When you install the Core in the Frame make sure that the gear teeth line up properly. You can rotate the Rockler to do that.
DON'T Just Drop the Core and hope for the best!

Fixed Shoulder Hub
First, some observations about Legs, and the files that document them:

CS:L Legs had no mounting documentation.
See: Downloads->01-Official->CS-L Blueprints->Legs->Leg - Leg & Ankle.pdf
It's my understanding that they were considered internal details and left up to the individual builder.

Compare that to the corresponding CS:R documentation.
Downloads->01-Official->CS-R Blueprints->CSR PDF Drawings->CSR - PDF
look for the CSR LEG - 20140520.PDF file.
You will find there is now a bolt pattern for mounting the Legs.
But there is no documentation for the Shoulder Hub, or the corresponding shoulder plate that is part of the frame.

The closest that I could come to any part drawings is Jerry Greene's R2-R9 website.     Look for

I believe this is also the pattern used for the COM8 series of frames based on the pictures in the website gallery.

Finally, consider the fixed shoulder designs provided by Dave Everett for styrene droids.
Downloads->01-Official->Dave Everett Styrene Files
05 - Fixed 3 Leg
06 -

Where does that leave us when trying to design a Fixed Shoulder Hub?
My first pass at a fixed shoulder hub for the NextGen frame focused on the CS:R spec. It produced a shoulder hub that is similar to the Jag and Comm-8 hubs: A spacer with 4 bolt holes.

Unfortunately that ignores the fact that this is a styrene frame design and there are builders with Dave Everett versions of Droids using a different bolt mounting pattern.

Indeed there were folks ordering the CS:R NextGen Frame and my CS:L Legs. I think they were assuming that they would be able to use this shoulder hub to mount the legs to the frame.

Since I was providing a Fixed Shoulder Hub with the NextGen CS:R Frame "bundle" why not design it to serve both types of legs?

The image serves as a link to a 3D.pdf file.
Here is the result. It's a compromise in that the center hole in the shoulder hub is smaller than the mating hole in a CS:R leg. That had to be done to accommodate the holes for the  inner bolt pattern of the CS:L legs. To add strength to the design there is a piece of PVC pipe in the center of the hub.

This design works for CS:R legs since the risers are located on either side of the 1/2-inch bolt holes. It works for the CS:L Dave Everett & Media Conversions Legs since the 1/4 inch bolts also serve as spacers

The image serves as a link to a 3D.pdf file.

Here are the assembly details for the NextGen Fixed Shoulder Hub. You should also first review the instructions for my 3-Leg Fixed Shoulder. Finally, don't build your shoulder hub until you know what kind of leg you are going to use!
Revised 09/19/18 - be aware that for a CS:L droid the bolt length of the fixed shoulders was 2.25 in. it used a .25 in shoulder plate (later reduced to .22 in)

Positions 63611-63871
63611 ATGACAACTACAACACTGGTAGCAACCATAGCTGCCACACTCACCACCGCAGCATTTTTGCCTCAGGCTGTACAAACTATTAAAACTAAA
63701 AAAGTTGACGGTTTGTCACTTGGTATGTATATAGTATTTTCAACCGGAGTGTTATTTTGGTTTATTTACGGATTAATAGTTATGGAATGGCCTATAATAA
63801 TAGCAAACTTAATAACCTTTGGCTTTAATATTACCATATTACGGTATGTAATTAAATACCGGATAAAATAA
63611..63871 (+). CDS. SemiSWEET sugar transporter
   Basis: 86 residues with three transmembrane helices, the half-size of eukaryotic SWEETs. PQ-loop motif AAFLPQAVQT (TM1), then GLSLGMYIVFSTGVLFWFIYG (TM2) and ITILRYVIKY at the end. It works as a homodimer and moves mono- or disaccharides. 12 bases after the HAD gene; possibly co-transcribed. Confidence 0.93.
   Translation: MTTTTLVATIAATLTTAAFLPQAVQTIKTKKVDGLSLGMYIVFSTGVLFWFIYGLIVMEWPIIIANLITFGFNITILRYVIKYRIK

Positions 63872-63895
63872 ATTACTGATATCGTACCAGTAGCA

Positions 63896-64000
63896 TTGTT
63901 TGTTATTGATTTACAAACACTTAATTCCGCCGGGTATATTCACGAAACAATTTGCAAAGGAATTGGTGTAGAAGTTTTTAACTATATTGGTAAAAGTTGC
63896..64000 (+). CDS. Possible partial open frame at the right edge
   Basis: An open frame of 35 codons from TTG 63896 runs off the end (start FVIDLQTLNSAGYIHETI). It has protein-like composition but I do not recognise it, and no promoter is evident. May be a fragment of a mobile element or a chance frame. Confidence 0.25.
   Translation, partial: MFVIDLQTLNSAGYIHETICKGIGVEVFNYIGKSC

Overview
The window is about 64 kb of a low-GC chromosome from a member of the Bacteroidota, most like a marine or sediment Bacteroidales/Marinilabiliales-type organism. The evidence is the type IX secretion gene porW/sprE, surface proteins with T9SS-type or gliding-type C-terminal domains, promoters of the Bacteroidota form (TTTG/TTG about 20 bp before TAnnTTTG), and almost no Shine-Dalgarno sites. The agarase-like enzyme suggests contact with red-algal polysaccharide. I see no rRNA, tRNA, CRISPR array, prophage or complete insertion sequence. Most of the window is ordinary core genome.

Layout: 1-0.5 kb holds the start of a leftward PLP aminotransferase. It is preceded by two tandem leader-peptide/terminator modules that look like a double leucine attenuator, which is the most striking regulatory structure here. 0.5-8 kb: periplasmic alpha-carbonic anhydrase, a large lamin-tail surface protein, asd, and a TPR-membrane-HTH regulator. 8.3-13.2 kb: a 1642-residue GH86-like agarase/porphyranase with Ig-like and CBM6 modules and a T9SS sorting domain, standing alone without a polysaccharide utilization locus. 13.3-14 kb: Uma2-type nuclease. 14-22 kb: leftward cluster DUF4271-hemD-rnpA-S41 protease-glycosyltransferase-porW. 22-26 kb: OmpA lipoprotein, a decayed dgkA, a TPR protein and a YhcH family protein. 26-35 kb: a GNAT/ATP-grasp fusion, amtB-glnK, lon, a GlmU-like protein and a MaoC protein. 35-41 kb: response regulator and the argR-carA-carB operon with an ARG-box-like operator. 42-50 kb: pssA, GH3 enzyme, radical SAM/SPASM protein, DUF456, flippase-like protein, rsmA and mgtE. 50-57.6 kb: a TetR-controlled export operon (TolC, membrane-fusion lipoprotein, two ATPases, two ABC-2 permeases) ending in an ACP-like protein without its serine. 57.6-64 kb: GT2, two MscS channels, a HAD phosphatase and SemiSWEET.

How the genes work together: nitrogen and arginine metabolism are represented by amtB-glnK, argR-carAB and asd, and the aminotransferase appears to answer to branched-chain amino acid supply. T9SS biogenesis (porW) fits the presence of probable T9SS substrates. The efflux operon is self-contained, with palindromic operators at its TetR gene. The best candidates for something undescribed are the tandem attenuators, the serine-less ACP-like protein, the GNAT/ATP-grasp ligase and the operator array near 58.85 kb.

But the CS:R frame it uses a thicker shoulder plate at .375 (3/8) so it needs 2.5in bolts for the inner bolts.

Above: Parts in the panel plus the 2 pieces of PVC pipe.

Right: The left hand pair of  hub pieces have been turned over so you can see the countersunk holes. Note the single and double holes (circled) that denote which set the parts belong to.

Above: not all of the ribs are shown. The smaller rib is a filler so the skin has something to glue to. Make sure the pocket for the pipe is on the inside.
Right: typical parts placement.

Left: line up the two marker holes and fit the upper half of the hub in place.

Above: A rib has been left out so you can get a better view. The Pipe should just fit the space available.

Left: If the pipe is oversize, you can reduce it's height by rubbing it against a piece of sandpaper on a flat surface.

For CS:R Shoulder Hubs

Above: check the fit using 1/2 in bolts.
Right: Filler rib provides glue point for skins.
For Media Conversions (Dave Everett Styrene Droid) style shoulder hubs (read the note above again about bolt lengths!)

Left: start out with the alternating bolt/nut pattern. Make sure the bolts going into the frame are long enough to go threw the 3/8 shoulder plate.
Above: nuts on the outside serve to hold thing together.

Above: Once all of the hardware is in place you can add the filler rib

Right: don't forget you'll want to use a thread locker to make sure the nuts don't work themselves free.
For instructions on Wrapping the shoulder skins see the instructions for my 3-Leg Fixed Shoulder

Congratulations, you've got a completed CS:R ANH frame for your R2!

Front View with Utility Arm Box in place.

Utility Arm Box (only partially assembled) with a servo shown. 

Side (Shoulder) View

Rear View with Rear Door in place.

Rear View with Rear Door Removed.